CF Crush: Adria Vasil

This month, we’re crushing on Adria Vasil, author of the Ecoholic book series. Why are we crushing on Adria? Let us count the ways. For starters, she’s incredibly knowledgeable, experienced and passionate about the world of environmental sustainability. Next, she’s a talented and accomplished Canadian writer: she started her well respected Echolic column in NOW Magazine nearly 15 years ago, and Adria’s Ecoholic book series is a must have for eco-friendly enthusiasts. And finally she knows how to keep it positive, even when the state of the world is - shall we say - less than ideal. Read on to find out what inspires Adria, how she practices self care, and her eco-friendly recommendations. (Warning: you may experience intense feelings of affection at the end of this blog post.)


What lead you to start the Ecoholic column?

I started the Ecoholic column back in 2004 when there was next to no coverage of environmental issues in the mainstream press. I was a staff news writer at NOW Magazine at the time, covering all sorts of environmental and social justice issues, and my publisher and I started talking about doing an advice column that questioned the broader impacts of our everyday consumer choices. But environmental writing could be so painfully dry - I wanted the column to be edgier, more playful, free of bullshit and of course, packed with local content. That's how it all started! After nearly a decade we switched gears and dropped the Q&A format and the column became a mix of products guides and environmental news for a few years until I went back to my environmental news roots entirely.

 

 

Ecoholic has been around for over ten years and become a fixture in NOW. Sustainable living and eco-friendly products are definitely on the rise. Do you think green living is a trend or do you think it’s the way of the future?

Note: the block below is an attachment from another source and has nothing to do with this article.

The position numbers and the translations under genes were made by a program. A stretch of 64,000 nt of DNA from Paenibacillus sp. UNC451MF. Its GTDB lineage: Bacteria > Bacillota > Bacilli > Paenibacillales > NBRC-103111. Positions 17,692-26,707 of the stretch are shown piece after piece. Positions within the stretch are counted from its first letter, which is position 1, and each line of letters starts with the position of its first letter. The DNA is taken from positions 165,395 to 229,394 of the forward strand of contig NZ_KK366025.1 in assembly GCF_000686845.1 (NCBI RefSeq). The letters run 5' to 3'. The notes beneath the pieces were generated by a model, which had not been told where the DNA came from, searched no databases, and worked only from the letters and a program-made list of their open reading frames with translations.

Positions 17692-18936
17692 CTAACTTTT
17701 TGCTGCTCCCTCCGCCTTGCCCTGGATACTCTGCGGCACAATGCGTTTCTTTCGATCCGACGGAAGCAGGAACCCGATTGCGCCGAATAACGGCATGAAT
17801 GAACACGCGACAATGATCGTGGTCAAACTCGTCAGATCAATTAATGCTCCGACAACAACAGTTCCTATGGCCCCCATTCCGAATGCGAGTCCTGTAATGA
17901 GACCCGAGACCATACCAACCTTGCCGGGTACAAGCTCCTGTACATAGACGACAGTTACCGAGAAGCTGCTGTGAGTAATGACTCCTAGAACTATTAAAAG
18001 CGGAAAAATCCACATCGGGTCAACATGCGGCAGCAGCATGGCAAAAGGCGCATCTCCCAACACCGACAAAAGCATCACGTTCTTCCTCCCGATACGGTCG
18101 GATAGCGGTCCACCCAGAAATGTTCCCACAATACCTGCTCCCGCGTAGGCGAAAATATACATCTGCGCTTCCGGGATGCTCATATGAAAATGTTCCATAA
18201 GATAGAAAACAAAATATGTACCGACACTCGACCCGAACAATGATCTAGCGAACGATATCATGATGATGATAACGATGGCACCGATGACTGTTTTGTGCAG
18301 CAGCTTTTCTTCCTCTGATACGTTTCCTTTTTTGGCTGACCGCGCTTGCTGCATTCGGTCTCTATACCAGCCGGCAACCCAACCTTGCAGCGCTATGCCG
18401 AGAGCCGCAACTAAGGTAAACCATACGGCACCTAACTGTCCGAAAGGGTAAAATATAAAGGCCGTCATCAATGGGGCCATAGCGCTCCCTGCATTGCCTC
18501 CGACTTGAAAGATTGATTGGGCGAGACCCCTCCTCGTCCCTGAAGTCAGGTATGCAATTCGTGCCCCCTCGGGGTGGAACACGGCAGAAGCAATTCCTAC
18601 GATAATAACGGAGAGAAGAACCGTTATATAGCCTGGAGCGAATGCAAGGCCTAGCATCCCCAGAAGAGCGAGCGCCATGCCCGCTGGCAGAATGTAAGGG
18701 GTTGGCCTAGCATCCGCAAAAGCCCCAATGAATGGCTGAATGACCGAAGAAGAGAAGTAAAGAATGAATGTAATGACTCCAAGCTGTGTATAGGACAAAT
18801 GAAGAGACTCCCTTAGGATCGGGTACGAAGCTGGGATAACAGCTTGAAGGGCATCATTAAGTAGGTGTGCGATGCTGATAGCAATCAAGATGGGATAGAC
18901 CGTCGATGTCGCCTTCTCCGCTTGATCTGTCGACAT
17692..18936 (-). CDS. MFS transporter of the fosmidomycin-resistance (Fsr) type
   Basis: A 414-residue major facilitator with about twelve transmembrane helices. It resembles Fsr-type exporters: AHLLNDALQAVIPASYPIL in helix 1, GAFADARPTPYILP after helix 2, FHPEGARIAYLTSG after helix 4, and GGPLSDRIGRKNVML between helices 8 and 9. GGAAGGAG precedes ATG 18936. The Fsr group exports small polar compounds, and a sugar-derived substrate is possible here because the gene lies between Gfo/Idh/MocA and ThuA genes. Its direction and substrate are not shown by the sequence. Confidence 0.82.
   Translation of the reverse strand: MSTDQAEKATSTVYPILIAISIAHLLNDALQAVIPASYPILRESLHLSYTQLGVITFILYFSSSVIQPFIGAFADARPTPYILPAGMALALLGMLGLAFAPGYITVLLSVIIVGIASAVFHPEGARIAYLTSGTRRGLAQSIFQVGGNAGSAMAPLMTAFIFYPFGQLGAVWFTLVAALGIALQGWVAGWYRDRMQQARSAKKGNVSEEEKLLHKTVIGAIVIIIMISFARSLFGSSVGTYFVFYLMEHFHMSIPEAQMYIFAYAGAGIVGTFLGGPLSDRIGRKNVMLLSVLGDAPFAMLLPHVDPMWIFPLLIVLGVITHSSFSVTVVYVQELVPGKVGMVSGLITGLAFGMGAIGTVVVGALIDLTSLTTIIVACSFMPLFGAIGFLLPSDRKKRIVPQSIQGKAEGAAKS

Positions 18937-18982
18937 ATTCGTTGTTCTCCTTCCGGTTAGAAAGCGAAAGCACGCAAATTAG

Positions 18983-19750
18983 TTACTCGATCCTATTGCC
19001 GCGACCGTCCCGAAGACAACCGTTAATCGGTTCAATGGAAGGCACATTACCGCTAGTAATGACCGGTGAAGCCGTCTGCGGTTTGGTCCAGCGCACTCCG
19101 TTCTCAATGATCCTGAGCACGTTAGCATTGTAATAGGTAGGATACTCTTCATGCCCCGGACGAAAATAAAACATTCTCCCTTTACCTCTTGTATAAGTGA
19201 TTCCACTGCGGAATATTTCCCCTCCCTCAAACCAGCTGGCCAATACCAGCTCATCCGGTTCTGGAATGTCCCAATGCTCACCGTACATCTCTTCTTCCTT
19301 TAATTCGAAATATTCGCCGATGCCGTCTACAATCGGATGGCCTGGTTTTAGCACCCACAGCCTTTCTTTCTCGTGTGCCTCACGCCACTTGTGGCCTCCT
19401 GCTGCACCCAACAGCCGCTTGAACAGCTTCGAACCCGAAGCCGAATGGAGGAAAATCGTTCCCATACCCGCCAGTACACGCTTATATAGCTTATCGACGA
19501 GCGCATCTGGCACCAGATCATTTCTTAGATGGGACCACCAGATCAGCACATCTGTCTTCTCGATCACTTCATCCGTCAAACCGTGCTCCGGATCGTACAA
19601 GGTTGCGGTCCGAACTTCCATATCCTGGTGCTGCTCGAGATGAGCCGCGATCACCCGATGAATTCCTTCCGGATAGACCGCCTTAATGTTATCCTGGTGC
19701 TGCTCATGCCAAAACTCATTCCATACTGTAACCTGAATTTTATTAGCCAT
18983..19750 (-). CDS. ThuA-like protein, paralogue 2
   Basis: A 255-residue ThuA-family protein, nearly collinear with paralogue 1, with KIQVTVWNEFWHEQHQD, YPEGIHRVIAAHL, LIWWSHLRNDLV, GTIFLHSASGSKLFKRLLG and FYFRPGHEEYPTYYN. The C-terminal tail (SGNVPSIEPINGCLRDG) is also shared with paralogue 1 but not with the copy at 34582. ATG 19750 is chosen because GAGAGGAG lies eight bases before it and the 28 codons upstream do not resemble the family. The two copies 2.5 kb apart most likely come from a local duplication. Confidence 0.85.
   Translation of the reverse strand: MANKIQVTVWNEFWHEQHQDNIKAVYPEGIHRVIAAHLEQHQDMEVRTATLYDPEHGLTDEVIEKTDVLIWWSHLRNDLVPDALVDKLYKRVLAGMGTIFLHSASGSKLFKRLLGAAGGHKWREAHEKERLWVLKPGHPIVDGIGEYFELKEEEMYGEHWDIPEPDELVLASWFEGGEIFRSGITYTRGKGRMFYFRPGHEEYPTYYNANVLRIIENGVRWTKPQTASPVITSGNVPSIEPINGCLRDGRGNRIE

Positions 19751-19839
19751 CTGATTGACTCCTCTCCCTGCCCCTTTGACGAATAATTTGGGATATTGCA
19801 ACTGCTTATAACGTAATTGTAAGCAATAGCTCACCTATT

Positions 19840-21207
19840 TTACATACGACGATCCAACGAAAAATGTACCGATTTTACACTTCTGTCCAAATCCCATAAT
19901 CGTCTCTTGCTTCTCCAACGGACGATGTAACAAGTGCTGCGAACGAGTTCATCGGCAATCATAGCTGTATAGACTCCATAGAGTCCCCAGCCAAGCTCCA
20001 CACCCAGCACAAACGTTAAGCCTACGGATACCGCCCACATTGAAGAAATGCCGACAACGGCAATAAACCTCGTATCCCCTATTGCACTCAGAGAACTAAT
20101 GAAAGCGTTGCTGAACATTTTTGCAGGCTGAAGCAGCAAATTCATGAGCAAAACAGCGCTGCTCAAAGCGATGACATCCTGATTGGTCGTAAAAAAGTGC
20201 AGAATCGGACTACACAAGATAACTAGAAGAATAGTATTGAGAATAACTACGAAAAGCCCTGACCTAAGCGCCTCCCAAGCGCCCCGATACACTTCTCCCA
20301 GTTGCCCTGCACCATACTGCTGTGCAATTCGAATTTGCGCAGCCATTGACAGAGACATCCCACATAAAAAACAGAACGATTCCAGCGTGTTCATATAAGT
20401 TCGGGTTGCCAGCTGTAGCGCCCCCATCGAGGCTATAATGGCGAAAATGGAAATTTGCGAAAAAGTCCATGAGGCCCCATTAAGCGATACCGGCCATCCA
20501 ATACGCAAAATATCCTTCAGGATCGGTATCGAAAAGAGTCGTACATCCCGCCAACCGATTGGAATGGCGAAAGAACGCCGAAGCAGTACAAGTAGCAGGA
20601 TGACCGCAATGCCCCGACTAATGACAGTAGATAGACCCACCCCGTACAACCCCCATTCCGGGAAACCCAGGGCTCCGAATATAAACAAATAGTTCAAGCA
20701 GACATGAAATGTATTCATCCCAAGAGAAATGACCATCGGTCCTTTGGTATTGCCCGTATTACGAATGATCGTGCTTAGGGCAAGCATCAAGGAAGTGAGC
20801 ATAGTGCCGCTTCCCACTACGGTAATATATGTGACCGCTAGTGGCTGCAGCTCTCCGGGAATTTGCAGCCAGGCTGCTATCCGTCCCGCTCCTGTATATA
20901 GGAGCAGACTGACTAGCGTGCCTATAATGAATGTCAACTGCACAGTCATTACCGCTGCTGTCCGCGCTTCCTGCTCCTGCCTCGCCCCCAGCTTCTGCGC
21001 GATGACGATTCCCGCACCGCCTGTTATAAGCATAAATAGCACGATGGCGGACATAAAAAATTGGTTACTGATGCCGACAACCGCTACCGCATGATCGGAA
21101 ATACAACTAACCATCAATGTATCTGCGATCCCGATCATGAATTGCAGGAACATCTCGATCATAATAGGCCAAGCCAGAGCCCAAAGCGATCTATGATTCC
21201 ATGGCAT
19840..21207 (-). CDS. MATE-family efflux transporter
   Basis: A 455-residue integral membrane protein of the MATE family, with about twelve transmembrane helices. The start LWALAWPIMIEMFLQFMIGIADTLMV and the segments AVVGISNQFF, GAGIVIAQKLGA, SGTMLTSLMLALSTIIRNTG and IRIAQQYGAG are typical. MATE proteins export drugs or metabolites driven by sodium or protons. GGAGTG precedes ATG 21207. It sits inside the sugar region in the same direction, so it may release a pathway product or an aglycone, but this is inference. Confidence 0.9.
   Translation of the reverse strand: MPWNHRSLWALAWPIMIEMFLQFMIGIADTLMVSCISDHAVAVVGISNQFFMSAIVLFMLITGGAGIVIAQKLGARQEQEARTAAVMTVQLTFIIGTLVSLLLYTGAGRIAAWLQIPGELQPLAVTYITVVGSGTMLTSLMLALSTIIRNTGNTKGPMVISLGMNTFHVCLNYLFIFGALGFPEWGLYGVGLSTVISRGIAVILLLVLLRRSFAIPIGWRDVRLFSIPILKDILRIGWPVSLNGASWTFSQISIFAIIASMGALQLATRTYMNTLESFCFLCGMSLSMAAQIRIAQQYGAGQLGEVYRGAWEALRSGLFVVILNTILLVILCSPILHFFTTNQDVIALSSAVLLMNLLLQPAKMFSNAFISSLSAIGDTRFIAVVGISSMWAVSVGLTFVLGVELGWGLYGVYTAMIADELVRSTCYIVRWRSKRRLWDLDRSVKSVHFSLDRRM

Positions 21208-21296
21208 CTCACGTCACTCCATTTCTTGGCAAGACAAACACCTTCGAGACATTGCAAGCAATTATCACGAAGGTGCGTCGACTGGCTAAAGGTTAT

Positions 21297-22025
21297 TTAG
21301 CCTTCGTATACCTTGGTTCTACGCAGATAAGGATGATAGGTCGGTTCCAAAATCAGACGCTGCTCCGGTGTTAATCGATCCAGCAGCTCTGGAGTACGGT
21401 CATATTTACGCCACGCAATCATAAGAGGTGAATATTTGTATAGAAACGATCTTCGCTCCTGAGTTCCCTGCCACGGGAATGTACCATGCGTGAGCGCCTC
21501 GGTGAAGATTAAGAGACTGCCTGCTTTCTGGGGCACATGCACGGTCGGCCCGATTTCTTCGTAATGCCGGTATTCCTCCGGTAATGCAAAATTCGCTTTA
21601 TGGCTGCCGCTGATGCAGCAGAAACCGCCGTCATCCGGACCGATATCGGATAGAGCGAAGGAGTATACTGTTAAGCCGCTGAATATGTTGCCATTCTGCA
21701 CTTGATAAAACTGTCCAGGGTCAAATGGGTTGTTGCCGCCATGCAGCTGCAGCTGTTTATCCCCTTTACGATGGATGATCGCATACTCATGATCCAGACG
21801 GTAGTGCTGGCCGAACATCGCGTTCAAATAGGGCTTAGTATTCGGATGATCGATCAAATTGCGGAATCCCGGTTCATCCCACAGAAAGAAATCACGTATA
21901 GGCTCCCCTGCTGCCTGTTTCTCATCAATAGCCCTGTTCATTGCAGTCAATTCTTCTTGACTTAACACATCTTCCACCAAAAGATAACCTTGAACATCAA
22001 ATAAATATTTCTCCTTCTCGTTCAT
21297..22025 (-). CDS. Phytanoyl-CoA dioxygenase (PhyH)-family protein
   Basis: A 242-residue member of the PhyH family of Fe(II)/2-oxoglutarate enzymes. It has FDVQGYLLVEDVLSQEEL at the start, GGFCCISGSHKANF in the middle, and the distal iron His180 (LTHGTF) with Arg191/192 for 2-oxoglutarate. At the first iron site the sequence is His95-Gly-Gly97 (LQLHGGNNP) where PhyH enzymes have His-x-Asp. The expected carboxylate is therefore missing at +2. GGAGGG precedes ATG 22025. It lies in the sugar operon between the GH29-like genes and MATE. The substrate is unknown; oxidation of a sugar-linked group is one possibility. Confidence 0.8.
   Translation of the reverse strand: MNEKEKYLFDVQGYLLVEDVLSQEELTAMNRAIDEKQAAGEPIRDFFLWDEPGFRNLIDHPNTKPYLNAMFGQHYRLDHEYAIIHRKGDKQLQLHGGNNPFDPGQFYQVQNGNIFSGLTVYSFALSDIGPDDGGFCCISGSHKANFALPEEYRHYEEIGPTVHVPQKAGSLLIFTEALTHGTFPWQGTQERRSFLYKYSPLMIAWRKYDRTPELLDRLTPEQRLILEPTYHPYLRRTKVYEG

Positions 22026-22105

When I first started shifting over to natural products as a teenager and later writing about them in Ecoholic, tracking down eco-friendly products was a major pain in the ass. There was one green store in all of Toronto (Grassroots) and otherwise you had to stick to health food stores for a not-so-impressive selection of natural shampoos and mascaras that flaked on your face like a soot storm. These days, you can find green products literally everywhere, the zero waste movement is blowing up, the plant-based movement is exploding, not because it's a trend but because it's the future. We can't keep churning out plastic-wrapped everything and devouring the planet's resources - even the major corporate players know that. Hence why more and more are trying to get in on the action. And considering the fact that humans need to get rapidly greener in a hurry for this planet to stay afloat, green is really the only legit option we have, so yeah, it's definitely not just a trend.

What eco friendly changes or developments are you most excited about right now?

I'm pumped about all the bans on single use plastic being announced around the world. There's a sea change on, particularly because more and more people are freaked out that the seas are full of plastic. Of course, tackling plastic straws and bags is just in the tip of the iceberg but seeing the European Union announce that they're banning single use plastics really gets my excited.